Sky Garden to the Olympic Park in London
by Diana Studer
- gardening for biodiversity
in Cape Town, South Africa
For over a year I was dreading going up to the Sky Garden on the Walkie Talkie building. In July as we walked around London that building haunted me! Access is free, but you have to make a booking. Security is tight; they wanted ID so we waved our driver's licenses. Up in the lift to the 35th floor.
Deep breath. Actually, because of the weird shape of the building, you don't see down, which would have done for me. A feeling of being on a ship (no wonder they call it the bridge) as you look out and across. Sandblasted on the windows are the sights you see. Our flat at St Katharine Docks and Tower Bridge. The Garden left a more money than sense impression - lots of cycads. More interested in the roof gardens we could see from that vantage. Chelsea Physic Garden for me!
Second on the Ungardener's list was Dennis Severs house. This reminded me of the Tenement House in Glasgow. Both take us back to living with gaslight, and remind me of my grandmother and her bunches of freesias. No pictures allowed, so we could immerse ourselves in a very strange experience. Stranger still to think of the artist choosing to live in this house, back in a very different time. Candles. An open fire in the kitchen.
As we walked along the Thames we wandered into the Hay's Galleria and found a delightful sculpture / fountain. A homage to the tea clippers. When we looked down Hay's Wharf was dwarfed by the modern buildings, but inside the human scale, imagining a tea clipper sailing in to an enclosed dock to offload in 1850 - HUGE!
On Sunday we were at St Paul's Cathedral, seated between two crosses. At first disconcerted by their confused texture, then I read - sculptures by Gerry Judah to remember those who died in WWI - again a reminder of my grandfather. The white cross (in his case a tombstone) that stands on war graves. The confused texture reveals itself as bombed cities, thinking of the White Helmets at Aleppo in Syria.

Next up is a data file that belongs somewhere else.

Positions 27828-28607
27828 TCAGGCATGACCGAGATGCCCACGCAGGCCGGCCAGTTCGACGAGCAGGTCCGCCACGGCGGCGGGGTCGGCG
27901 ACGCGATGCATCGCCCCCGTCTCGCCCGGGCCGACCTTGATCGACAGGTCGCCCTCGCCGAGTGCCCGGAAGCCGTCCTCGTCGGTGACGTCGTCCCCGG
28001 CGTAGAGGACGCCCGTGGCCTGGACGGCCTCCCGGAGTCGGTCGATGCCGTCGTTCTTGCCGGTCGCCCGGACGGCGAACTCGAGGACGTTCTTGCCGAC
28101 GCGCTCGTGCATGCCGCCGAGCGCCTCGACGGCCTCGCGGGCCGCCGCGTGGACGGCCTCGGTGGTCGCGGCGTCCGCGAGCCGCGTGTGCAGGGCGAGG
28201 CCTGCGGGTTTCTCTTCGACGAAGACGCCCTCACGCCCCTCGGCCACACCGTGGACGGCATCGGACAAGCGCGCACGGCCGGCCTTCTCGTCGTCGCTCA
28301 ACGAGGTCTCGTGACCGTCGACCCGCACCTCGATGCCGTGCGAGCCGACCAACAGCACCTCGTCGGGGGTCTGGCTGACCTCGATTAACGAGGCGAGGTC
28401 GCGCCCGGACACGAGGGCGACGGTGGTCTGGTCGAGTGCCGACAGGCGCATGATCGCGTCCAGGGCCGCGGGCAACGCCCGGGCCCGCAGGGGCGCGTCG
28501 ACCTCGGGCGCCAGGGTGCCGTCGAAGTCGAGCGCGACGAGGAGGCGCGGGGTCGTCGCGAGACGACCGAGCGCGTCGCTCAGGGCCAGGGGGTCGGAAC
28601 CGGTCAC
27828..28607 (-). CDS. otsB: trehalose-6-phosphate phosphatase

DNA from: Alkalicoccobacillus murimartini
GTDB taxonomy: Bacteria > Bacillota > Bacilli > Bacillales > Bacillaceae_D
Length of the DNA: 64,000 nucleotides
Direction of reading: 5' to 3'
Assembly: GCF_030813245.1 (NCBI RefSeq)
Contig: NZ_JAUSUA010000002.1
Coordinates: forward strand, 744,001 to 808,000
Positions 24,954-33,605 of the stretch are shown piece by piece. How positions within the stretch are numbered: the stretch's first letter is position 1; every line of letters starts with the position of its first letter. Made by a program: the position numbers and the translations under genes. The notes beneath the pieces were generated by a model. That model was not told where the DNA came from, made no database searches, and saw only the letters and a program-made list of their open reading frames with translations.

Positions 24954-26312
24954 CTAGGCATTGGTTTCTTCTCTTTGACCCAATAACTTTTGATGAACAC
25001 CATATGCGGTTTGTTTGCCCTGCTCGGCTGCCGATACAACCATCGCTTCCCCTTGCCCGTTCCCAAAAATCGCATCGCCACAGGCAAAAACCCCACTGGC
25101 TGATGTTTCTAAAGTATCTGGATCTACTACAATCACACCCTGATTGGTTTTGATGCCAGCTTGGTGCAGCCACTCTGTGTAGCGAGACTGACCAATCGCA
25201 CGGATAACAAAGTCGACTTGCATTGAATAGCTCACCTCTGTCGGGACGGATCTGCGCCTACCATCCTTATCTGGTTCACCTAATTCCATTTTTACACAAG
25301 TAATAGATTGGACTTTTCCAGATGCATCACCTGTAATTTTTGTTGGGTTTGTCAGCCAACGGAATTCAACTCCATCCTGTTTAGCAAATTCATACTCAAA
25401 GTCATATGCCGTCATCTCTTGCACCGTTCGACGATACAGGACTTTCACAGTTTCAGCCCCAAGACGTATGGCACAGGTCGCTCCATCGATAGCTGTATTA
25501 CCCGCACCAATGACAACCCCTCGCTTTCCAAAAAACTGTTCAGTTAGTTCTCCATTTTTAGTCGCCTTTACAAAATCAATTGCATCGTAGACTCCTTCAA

We went on a Blitz Walk. St Paul's was hit by three bombs. One knocked out the side door, and left and right doors are now deliberately NOT aligned as a reminder. A warden saw green silk trapped in a tree - a sea mine - and he waited 45 minutes with it. An explosive bomb was removed by two volunteers, who drove, to Hackney Marsh, where it was detonated. The rector's cat, who took her kitten from the cosy study down to the crypt each evening. As he returned from a meeting, he found it was HIS church this time ... and cat and kitten were found safe in the crypt! The wooden towers in the garden replicate the original structure of Greyfriars, and contain bird boxes.
Bow Bells whose sound makes you a true Cockney. The churches with their quiet displays just inside the door of devastation from the bombing.
St Lawrence Jewry (a Jewish neighbourhood from William the Conqueror) has two windows with guardian angels. This one holding the church with the roof blazing away, and the partner window showing the church rebuilt.
My turn, we went to the Olympic Park. It focuses the gardener's mind to see how much can be done since 2012!
We saw families enjoying the park as garden space. Kid's birthday parties. Friends having a picnic. Athletes running flights of stairs, while others were soaking up the sun. Between the shiny new flats were wonderful "wild" spaces to walk. Des res!!
Then to Bristol with Banksy and Brunel
Then to Bristol with Banksy and Brunel
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